“The solution to the rising levels of debt is to stimulate the economy so businesses and workers are able to pay the taxes needed to fund the state. Government needs to tackle the billions lost annually to corruption and wasteful expenditure.”

DA MP and finance spokesperson Dion George has called on Godongwana to lower transport costs by cutting fuel taxes and to increase the range of VAT zero-rated foods, particularly chicken, which is a staple in low-income homes. 

“Zero-rating bone-in chicken would cost approximately R3-billion, but experts have suggested the intervention would pay for itself through improved health, work and learning outcomes,” George said on Thursday. 

In February, South Africa’s deficit stood at 5.7% of gross domestic product (GDP), and debt was expected to be at 75.1% of GDP in 2024.  

Inflation reached 7.5% in August. Economic growth expectations are down. The International Monetary Fund predicts 2.1% growth in 2022 and 1.1% in 2023, while the South African Reserve Bank, in September, predicted 1.9% growth for this year, followed by 1.4% in 2023 and 1.7% in 2024. 

Wednesday’s MTBPS, like previous Budgets, is expected to make much of fiscal consolidation, or the government policy to reduce deficits and reduce the accumulation of debt.

That’s all good and well, and is undoubtedly needed to reassure markets. But it’s not enough. Just as it’s not enough to keep on announcing ribbon-cutting ceremonies and plans instead of providing consistent, quality service delivery.

A market-focused, fiscal consolidation MTBPS would stand against a more complex “real” one, according to Intellidex analyst Peter Attard Montalto.

“We see an SRD grant extension through next year, as the grant, in effect, becomes permanent and creates future ratchet risk — an implicit VAT hike will be pencilled in, we believe, to pay for it. All other manner of peccadillos will be swept under the revenue over-run carpet.”

Troubled SOEs

While the public sector wage bill remains problematic, so is the status of state-owned enterprises (SOEs), where bailouts and tough love must go hand in hand, according to Attard Montalto.

The list of financially troubled SOEs is long.

It includes Transnet, where, it recently emerged, more than 60% of the enterprise’s money is spent on labour, and Eskom, where most of the R400-billion debt is government guaranteed and a default could turn into a cross-cutting call-in of debt of other SOEs. South Africa simply does not have that kind of cash.

Yet armaments manufacturer Denel, which has battled to pay full salaries to all its staff, needs a R3-billion bailout, or cash injection or “equity to breach funding gaps”, in government jargon. The Land Bank, which over the past three years received some R10-billion in bailouts, still had R1.5-billion in government-guaranteed debt, MPs were recently told. Public broadcaster SABC needs billions, as does the Post Office, which effectively is no longer a going concern.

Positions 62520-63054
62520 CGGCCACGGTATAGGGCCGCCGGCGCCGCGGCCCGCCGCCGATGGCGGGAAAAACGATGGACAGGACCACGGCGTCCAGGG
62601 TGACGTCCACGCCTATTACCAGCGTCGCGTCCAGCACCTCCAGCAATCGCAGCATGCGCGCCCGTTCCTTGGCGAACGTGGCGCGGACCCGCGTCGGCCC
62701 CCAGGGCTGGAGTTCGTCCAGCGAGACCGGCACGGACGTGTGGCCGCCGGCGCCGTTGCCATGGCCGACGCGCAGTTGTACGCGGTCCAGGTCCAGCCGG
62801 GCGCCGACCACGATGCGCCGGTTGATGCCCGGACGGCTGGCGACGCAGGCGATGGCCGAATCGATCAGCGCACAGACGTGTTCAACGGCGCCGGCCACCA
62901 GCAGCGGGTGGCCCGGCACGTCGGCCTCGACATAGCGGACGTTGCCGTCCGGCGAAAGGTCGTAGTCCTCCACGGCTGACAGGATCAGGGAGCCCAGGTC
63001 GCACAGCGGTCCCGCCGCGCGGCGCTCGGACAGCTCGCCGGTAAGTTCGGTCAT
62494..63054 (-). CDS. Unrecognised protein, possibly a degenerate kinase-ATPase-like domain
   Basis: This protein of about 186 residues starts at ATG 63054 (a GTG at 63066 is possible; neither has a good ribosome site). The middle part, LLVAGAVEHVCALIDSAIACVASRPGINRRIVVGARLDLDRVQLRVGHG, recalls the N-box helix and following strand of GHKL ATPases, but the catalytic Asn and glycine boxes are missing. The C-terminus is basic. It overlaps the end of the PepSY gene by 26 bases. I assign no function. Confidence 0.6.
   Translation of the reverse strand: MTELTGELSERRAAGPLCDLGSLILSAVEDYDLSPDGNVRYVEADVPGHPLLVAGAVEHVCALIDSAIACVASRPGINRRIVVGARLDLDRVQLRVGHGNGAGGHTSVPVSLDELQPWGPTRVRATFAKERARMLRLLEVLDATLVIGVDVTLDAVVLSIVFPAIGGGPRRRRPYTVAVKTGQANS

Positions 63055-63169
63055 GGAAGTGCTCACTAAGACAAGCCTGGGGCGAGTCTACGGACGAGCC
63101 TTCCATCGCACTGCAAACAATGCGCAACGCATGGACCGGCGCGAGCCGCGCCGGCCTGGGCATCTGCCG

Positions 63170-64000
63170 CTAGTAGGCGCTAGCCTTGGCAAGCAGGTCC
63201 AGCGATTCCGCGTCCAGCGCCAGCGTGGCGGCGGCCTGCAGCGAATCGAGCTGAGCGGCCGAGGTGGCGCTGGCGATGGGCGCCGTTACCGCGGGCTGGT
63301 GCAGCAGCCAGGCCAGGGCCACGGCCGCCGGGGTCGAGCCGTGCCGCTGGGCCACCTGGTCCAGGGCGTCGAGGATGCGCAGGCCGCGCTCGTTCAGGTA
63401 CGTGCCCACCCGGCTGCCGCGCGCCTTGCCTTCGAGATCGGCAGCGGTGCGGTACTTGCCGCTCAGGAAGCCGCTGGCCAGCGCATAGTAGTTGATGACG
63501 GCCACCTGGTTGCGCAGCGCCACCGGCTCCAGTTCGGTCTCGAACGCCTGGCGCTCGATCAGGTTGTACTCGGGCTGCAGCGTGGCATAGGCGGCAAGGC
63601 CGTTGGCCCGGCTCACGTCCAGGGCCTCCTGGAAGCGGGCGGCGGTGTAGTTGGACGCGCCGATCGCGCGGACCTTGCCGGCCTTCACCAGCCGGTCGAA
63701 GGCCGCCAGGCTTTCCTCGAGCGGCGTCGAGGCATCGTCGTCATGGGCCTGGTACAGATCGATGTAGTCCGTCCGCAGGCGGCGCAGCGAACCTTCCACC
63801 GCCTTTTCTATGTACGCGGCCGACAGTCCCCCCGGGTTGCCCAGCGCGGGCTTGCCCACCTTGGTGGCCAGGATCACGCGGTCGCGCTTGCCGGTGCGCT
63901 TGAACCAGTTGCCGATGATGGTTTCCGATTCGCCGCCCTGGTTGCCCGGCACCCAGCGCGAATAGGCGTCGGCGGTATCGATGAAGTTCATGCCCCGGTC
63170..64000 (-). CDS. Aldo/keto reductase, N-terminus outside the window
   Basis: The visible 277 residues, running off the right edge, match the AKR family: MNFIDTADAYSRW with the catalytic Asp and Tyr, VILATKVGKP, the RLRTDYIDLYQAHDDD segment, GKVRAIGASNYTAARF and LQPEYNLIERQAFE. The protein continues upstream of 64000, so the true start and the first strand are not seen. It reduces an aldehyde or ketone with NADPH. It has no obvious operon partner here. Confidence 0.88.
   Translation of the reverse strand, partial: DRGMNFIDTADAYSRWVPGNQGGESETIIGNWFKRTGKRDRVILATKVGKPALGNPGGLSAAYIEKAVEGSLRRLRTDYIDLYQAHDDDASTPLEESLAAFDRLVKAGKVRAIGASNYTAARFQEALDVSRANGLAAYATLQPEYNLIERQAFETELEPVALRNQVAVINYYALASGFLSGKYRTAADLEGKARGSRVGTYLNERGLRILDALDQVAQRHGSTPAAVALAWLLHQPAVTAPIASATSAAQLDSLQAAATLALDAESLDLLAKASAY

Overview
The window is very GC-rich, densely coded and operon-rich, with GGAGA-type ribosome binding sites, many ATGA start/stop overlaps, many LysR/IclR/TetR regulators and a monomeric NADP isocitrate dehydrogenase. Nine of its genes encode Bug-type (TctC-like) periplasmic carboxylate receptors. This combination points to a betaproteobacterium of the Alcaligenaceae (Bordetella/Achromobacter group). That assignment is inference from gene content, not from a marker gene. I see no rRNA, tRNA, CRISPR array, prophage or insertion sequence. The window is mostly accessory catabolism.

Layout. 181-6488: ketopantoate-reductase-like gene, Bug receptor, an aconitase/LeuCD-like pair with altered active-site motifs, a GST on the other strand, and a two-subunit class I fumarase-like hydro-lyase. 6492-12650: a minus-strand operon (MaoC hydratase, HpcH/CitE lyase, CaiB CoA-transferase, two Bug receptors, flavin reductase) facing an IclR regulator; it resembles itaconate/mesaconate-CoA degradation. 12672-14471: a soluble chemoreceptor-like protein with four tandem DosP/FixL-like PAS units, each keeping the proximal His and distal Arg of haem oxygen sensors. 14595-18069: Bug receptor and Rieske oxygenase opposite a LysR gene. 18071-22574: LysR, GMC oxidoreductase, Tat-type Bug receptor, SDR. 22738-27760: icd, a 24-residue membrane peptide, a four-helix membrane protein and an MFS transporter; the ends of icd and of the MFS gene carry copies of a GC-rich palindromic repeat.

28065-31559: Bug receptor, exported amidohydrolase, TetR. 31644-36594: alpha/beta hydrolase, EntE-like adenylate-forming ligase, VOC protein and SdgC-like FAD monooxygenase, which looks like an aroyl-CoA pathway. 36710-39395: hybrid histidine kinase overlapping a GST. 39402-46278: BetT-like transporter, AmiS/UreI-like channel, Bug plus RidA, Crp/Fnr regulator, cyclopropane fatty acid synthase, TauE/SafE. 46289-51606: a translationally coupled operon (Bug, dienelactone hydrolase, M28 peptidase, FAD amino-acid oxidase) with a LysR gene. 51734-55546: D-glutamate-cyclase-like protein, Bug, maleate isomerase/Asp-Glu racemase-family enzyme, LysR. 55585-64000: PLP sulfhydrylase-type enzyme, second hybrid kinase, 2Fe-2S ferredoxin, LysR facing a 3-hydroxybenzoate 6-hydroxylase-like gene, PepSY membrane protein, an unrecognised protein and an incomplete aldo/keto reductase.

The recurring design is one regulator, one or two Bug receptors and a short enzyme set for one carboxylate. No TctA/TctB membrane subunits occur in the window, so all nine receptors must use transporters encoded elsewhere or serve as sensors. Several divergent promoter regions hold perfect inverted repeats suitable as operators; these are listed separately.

SAA needs about R3.5-billion to get out of its current limbo of having exited business rescue 18 months ago, but not yet being sold under the long-standing private purchase deal.

In an ANC elective year, and less than two years before the 2024 general elections, the finance minister has a tough juggling act. And given the deteriorating economic situation — also globally with the ongoing Russian invasion of Ukraine affecting energy, and produce like wheat and fertiliser — it may not be the soft landing Godongwana got eight months ago in his maiden Budget. DM

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Comments - Please in order to comment.

  • Cunningham Ngcukana says:

    We are living not in the best of times coming out of COvid 19 lockdowns that have affected an economy with anaemic growth, the climate change floods, the Russian aggression in Ukraine with impact on energy prices. We are also affected by the rolling blackouts that re estimated of taking out one percent from our economic growth. Against this backdrop, the MTBPS must respond to the competing demands through prioritisation. The greatest challenge has been the elusive growth and lack of investments in the real economy that would absorb the unemployed and increase the tax base. The critical question becomes how to prioritise because as the former Exxon – Mobil CEO said that is everything is a priority then there are no priorities.
    Energy security seems to be the key priority in the context of our situation as we would not be able to attract investments and Eskom would continue to be a drag to economic growth. This would also affect profits of companies and therefore revenue. The second priorities are the state logistics company Transnet that is very critical in the functioning of the entire economy and PRASA to reduce the costs of transport for workers and the fourth priority has to be safety and security for investors to have confidence. These four priorities have to be addressed by the MTBPS before other issues are put in. Coming close to elections, there will be prioritisation of social grants unfortunately with a shrinking revenue in real terms.

  • Jane Crankshaw says:

    Don’t envy this man his job but have a brilliant solution! Let the Gift of the Givers run the finances and economic policies of the country….and no one will starve, steal or die unnecessarily!